TORTOLA, BVI – Hosts British Virgin Islands Women’s 4x100m Relay, capped a record setting Day 1 of the 2nd OECS Championships, by breaking the seven-year old OECS mark established by St. Kitts-Nevis in 2009.
In all, 11 Championships Records and eight All Comers Records were established on the A. O. Shirley Grounds, under overcast conditions.
With non OECS member Puerto Rico looking to solidify their No. 16 ranking for next month’s Rio Olympic Games and hosts BVI seeking to improve on their 44.05 seconds mark, starter Ashley Kelly—coming off taking down the championships 400m record and also a BVI national mark—got them off to a good start but Puerto Rico’s sprinter Beatrice Cruz gained some ground.
Cruz’s gain was suddenly taken back with veteran sprinter Taheisa Harrigan-Scott, who ran a stellar second leg to hand off to Long Jumper Chantel Malone. Malone, with a slight lead passed off to Karene King ahead of Genoiska Cancel.
With the hometown faithful on their feet, anchor leg King stormed home trying to hold off the charging ex Southern California All American Carol Rodriguez, who nipped her at the the line in a Puerto Rican National Record of 43.43 seconds, to break their six-year old mark of 43.46. The BVI finished in 43.45 seconds—their first time under 44.00—and in the process wiped out St. Kitts-Nevis’ OECS Record of 43.53. St. Kitts-Nevis—with two members of their 2009 record setting squad in the lineup—placed third in 45.19.
Puerto Rico’s time erased the three-year old All Comers Record of 43.97 seconds set by Canada in 2013.
With three teams in the lineup—OECS Record holders Antigua and Barbuda, St. Kitts-Nevis and non OECS member Barbados all of whom had run 38.65 seconds or faster—the soft eight-year old All Comers Record of 41.10 seconds established by Puerto Rico was going to fall.
Barbados in particular, ranked No. 17 among relay teams eyeing a spot in Rio, came to the meet needing to run 38.59 seconds, which would have bumped Cuba from the No. 16 position.
St. Kitts-Nevis got out fast, holding a lead through the first three legs before the serious running began.
By the time the pecking order was established at the finish, Antigua and Barbuda’s Miguel Francis—with the second fastest 200m time in the world this year of 19.88 seconds and coming off winning the 100m in 10.34 seconds—ran past Barbados’ Mario Burke to win in 38.91 seconds a Championships Record, wiping out St. Kitts-Nevis’ 39.38 time from 2014. Barbados followed in 39.11 and St. Kitts-Nevis got to the line in 39.39.
The Championships Records began falling when, the BVI’s Harrigan-Scott ran a season’s best of 11.25 seconds—just 03 off her 11.22 All Comers Record from 2010—to win the 100m and erased Dominica’s Hermine Joseph’s 11.83 seconds from 1991, in the earlier version of the championships.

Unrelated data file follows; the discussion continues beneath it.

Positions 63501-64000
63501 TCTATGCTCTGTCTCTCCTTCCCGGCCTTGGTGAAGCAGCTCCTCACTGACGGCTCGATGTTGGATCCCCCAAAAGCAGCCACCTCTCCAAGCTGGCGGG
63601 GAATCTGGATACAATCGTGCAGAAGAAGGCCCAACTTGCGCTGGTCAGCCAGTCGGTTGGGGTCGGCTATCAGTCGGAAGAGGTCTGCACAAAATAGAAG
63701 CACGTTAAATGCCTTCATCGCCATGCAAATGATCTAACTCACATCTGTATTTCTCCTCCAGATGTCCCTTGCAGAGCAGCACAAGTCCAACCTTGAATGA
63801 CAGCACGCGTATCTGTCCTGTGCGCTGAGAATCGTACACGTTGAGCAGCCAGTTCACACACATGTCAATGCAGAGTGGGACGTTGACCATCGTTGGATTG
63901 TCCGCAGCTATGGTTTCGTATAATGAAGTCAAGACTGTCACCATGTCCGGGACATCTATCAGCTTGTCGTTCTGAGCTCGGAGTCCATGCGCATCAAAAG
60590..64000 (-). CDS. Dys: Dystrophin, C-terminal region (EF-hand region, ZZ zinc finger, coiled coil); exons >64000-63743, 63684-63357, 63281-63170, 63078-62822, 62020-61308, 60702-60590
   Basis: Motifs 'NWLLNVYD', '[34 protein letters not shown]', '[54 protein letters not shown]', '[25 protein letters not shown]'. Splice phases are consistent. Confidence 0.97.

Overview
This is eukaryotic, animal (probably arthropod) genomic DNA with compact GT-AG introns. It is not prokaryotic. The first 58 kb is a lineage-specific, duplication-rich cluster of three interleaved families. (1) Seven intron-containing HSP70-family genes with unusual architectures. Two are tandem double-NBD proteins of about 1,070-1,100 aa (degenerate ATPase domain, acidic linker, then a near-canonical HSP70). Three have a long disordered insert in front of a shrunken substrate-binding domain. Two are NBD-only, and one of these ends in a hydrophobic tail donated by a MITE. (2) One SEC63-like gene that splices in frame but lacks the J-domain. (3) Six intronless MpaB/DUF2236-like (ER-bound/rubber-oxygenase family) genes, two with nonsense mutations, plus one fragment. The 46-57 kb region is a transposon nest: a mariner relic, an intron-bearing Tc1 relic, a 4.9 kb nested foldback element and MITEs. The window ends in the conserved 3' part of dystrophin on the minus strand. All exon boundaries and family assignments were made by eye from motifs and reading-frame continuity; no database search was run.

Kelly then followed with a Championships Record, after measuring her steps to nip fast starting and defending champion Kineke Alexander of St. Vincent and the Grenadines at the tape, 52.29-52.30. It was a personal best and National Record, erasing the 52.35 established by Malone in 2010. Grenada’s Kanika Beckles was third in 53.37.
In the men’s 400m race, St. Kitts-Nevis’ Warren Hazel had a comfortable 46.30 seconds victory over the BVI’s Khari Herbert who ran 46.63, and destroyed his countryman Lestrod Roland’s meet record 47.67 from 2014. St. Vincent and the Grenadines’ Brandon Valentine-Parris, finished third in 46.77.
The next meet and All Comers Record to fall on the track came when St. Vincent and the Grenadines’ Delhonni Nicols-Samuel lapped everyone except second placer Reon Radix, to win the 5000m in 15 minutes, 08.62 seconds. Grenada’s Radix, ran 15:59.09 while countryman Tallan James was third in 16:38.55. Nicols-Samuel’s time, erased St. Lucia’s Jason Sayers All Comers mark of 15:40.32, from 2002.
Marbeq Edgar led a St. Lucian 1-2 finish in the 800m, while erasing Antigua and Barbuda’s Dale Jones’ 26 year old mark of 1 minute 53.5 seconds covering the two circuits in 1:50.22 as the new Championships Record. Michael James was second in 1:51.30 and St. Kitt-Nevis’ Masai Jeffers, third in 1:53.25.
Tynelle Gumbs of the BVI, started off the field events record spree, when she added more than 10 meters on to St. Vincent and the Grenadine’s 37.32m mark from 2014, for a Championships, All Comers and National Record, with her 47.51m measurement. Twin sister Trevia was second with a throw of 43.93m, while St. Kitts-Nevis’ Stavia Lewis also went over the old mark with her 38.74m effort.
In the men’s equivalent, BVI strongman Eldred Henry claimed the 26-year old meet record of 49.22m established by Dominica’s Brian Bynoe, with a third round throw of 53.22m. Henry’s mark also wiped out Eric Matthias’ 51.51m 2008 All Comers Record.
With the Triple Jump being contested for the first time in the history of the championships, St. Lucia’s Sandisha Antoine laid down the standard with a fourth round 13.38m leap, after opening with 13.34m, to break Malone’s eight-year old All Comers Record of 12.40m.
Dominica’s Thea LaFond was second after cutting the sand at 12.70m while Kala Penn of the BVI secured third place with her second round leap of 12.39m.
St. Kitts-Nevis’ Jermaine Francis took down the BVI’s Raymond Solomon’s 25-year old High Jump Championships Record of 2.10m and Karl Scatliffe’s All Comers Record of 2.13m, with his leap of 2.16m.
After Day I, St. Kitts held a five points advantage over St. Vincent and the Grenadines, 65-60, in the Men’s Division. Grenada is third with 46. The BVI has 33, St. Lucia, 31, Antigua and Barbuda 26, Dominica 18 and Montserrat 8.
In the Women’s Division, host BVI amassed 69 points followed by Grenada with 42. St. Kitts occupies third place with 29, one ahead of St. Vincent and the Grenadines. Defending champions St. Lucia is in fifth place with 15. Antigua and Barbuda is on 11 points, Anguilla 10 and Dominica 8.